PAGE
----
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My Views on Fracking

Lots of local residents have written to me with their concerns about shale gas extraction – or fracking.

Firstly, I am absolutely clear that shale gas extraction – or ‘fracking’ – should only go ahead in the context of robust regulation, comprehensive monitoring and strict enforcement, and in a way which is consistent with decarbonising our electricity supply by 2030.

Labour has always said that shale gas extraction cannot go ahead unless without these safeguards in place. But David Cameron has repeatedly ignored people’s genuine and legitimate environmental concerns over shale gas. Despite clear evidence that existing regulations for shale gas are not fit for purpose, the Conservative-led Government has just been pushing ahead with fracking at any cost,

I oppose any shale gas exploration in the UK without a proper environmental and safety framework in place.  That is why, as one of Labour’s Shadow Ministers working on Infrastructure Bill, I backed Labour’s amendment to prevent shale gas developments in the UK unless loopholes in the environmental regulation are closed. We wanted tough protections and proper safeguards in place before fracking can go ahead – these included a ban on developments in National Parks, properly independent well inspection and a duty to report on emissions. This would have been the largest single overhaul of the shale gas regulations to date.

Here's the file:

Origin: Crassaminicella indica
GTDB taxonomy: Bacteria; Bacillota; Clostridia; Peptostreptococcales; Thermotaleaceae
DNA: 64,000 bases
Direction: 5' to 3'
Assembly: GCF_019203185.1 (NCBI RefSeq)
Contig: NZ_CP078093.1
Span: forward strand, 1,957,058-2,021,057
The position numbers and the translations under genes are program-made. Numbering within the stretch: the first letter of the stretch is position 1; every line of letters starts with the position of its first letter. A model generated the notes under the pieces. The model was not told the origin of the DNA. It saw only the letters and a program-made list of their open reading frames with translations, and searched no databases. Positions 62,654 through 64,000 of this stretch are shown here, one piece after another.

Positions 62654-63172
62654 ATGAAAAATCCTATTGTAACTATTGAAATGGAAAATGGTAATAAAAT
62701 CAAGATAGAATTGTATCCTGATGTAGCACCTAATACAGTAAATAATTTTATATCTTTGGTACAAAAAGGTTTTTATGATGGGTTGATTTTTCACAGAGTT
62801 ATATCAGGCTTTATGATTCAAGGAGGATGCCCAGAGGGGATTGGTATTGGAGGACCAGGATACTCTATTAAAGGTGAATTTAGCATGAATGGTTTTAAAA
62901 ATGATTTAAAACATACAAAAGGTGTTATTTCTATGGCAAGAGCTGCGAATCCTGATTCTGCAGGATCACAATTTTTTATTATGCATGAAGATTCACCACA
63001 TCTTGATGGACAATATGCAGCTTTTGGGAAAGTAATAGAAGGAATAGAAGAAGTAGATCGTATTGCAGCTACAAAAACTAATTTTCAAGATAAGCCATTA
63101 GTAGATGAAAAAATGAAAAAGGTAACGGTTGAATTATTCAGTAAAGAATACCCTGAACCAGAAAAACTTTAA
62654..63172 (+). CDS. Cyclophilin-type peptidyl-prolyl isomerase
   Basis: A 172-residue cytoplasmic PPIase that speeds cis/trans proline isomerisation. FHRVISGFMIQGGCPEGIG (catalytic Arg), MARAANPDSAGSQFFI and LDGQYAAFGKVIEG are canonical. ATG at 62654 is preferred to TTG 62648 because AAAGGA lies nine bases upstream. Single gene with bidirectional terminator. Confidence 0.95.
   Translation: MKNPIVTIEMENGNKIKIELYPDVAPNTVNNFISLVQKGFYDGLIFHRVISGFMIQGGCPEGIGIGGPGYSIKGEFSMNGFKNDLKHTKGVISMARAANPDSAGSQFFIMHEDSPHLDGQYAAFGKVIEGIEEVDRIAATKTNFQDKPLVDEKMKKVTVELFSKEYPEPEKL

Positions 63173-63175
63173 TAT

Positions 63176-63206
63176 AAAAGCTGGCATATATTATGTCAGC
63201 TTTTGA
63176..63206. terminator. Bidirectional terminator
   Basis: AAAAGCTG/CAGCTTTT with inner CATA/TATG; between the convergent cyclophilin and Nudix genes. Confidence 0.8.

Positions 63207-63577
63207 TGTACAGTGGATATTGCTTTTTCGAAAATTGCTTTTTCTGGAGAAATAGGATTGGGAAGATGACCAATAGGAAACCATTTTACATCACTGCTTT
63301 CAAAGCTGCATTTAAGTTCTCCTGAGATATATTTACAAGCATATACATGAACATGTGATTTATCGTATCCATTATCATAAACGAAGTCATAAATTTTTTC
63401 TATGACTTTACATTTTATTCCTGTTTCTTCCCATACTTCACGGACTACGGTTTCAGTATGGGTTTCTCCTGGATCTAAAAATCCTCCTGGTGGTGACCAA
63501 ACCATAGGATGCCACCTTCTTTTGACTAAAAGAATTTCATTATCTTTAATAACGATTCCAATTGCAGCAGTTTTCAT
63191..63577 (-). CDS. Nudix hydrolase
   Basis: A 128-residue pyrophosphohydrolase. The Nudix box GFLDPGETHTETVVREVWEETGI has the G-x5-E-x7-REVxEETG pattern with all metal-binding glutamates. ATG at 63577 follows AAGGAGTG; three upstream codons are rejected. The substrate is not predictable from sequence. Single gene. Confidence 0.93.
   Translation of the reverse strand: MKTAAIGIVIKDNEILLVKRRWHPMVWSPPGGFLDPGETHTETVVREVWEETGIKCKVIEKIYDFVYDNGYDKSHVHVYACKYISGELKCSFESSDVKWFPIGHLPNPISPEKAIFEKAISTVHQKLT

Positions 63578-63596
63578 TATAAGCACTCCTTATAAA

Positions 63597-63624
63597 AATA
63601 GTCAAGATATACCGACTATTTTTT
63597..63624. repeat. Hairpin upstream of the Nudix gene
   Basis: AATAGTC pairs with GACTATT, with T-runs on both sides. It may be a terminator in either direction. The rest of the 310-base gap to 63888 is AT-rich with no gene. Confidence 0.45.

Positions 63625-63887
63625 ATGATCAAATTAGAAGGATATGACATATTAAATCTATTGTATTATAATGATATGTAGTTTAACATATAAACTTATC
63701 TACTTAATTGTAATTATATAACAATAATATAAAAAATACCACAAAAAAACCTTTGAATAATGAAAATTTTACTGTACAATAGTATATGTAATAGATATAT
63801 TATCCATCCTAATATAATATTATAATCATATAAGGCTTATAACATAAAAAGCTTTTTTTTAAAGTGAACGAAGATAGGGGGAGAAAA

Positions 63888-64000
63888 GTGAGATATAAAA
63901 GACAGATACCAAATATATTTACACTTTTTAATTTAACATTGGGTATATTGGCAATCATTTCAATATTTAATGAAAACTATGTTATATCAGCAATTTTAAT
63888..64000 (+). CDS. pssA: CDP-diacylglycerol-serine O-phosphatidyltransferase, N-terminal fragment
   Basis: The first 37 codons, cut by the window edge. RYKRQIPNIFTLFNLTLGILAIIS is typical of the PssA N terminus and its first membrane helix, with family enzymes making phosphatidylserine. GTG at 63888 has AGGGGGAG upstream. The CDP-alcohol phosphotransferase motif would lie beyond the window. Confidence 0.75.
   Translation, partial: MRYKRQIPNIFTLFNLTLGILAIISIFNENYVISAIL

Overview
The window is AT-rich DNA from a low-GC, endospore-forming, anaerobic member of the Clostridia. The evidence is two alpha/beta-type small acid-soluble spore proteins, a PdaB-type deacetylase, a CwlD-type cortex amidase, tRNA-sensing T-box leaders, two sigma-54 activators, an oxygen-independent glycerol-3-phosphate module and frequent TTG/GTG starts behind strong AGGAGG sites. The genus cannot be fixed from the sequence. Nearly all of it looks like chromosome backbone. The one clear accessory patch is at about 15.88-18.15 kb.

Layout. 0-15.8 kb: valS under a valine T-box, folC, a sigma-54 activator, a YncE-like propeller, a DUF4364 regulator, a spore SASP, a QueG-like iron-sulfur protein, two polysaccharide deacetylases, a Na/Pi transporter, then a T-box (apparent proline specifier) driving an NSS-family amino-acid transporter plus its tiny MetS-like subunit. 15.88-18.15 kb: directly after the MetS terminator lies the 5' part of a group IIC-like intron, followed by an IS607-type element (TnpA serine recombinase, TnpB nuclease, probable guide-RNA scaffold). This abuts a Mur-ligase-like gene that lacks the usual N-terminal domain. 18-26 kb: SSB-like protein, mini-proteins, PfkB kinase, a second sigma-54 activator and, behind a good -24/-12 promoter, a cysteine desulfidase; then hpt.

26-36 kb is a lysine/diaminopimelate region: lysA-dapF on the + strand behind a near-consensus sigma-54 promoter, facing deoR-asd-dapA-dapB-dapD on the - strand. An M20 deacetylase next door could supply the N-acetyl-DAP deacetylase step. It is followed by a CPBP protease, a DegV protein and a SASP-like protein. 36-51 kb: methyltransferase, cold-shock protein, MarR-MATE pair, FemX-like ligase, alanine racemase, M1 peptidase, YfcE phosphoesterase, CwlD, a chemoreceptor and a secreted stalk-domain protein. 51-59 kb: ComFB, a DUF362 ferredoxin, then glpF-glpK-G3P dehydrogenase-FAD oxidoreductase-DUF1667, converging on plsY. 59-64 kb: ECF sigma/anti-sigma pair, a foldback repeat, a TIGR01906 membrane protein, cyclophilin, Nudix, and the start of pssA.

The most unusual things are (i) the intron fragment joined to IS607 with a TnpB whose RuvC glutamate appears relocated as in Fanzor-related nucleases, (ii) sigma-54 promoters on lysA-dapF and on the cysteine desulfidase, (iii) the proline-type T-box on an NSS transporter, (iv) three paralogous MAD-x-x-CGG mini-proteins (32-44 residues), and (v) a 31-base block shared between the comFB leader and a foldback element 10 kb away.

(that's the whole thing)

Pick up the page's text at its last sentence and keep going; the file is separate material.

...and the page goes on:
So I was pleased when we forced the Government to u-turn on their position, and accept our amendment to the Infrastructure Bill. But then, the Government tabled their own redrafted version of this amendment in the House of Lords. The Government amendment implemented most of our conditions, but weakened a number of the protections too, There were particular concerns about protections for national parks and drinking water.

That’s why, in February, Labour again voted to prevent shale gas developments in the UK unless these protections are re-introduced. We tabled additional amendments in the House of Commons to reverse the Government’s changes and to ensure that they are held to their previous commitments.

Our amendments aimed to ensure that no fracking takes place under drinking aquifers or protected areas such as national parks, that Environmental Impact Assessments are mandatory for all sites, that residents are notified individually of any developments and that all fugitive emissions are recorded and reported, to ensure that any activity is coherent with our climate change commitments. The Government U-turned once to accept Labour’s overhaul of the regulatory regime – we would not accept another U-turn from them again to abandon it.

My position on fracking – like the Labour Party’s – remains as it has for three years. Before any drilling to explore or extract unconventional gas can be permitted we must fill these regulatory gaps and ensure the right conditions, safeguards and protections are in place.